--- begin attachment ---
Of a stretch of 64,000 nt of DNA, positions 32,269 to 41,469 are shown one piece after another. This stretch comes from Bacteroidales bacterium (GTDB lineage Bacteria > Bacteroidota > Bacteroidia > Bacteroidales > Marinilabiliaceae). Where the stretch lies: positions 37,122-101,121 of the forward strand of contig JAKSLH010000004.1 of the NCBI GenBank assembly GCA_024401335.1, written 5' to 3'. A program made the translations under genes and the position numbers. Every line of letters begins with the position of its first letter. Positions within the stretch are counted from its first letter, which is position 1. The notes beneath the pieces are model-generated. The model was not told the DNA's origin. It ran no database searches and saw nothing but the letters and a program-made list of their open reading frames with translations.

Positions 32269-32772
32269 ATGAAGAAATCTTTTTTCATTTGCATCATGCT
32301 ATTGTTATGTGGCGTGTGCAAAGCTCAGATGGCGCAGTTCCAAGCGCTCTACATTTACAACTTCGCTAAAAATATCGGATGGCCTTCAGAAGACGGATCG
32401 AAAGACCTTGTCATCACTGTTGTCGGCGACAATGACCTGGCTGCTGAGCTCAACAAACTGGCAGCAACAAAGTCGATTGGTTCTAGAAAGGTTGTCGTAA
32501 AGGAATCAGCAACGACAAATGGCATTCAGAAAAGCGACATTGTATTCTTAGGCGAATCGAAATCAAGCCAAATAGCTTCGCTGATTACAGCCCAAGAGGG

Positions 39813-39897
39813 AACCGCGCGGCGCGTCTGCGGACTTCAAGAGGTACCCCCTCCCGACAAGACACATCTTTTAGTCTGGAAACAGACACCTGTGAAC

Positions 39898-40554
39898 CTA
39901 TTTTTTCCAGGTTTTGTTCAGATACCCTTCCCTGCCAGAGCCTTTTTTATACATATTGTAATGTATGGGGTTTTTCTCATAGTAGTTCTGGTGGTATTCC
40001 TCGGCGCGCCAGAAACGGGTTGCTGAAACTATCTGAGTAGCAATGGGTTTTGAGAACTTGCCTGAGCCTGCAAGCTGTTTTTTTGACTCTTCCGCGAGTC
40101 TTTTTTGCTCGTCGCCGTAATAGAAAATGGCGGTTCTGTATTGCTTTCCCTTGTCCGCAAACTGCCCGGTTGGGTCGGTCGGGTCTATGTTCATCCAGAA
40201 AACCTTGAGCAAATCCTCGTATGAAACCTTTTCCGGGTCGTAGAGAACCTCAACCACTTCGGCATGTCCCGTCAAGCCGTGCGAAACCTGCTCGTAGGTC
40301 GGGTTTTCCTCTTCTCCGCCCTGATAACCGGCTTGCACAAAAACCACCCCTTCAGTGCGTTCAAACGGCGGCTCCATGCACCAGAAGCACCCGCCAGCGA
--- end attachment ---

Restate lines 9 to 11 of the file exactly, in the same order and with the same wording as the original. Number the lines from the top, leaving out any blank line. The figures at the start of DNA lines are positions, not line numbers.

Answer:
Positions 39898-40554
39898 CTA
39901 TTTTTTCCAGGTTTTGTTCAGATACCCTTCCCTGCCAGAGCCTTTTTTATACATATTGTAATGTATGGGGTTTTTCTCATAGTAGTTCTGGTGGTATTCC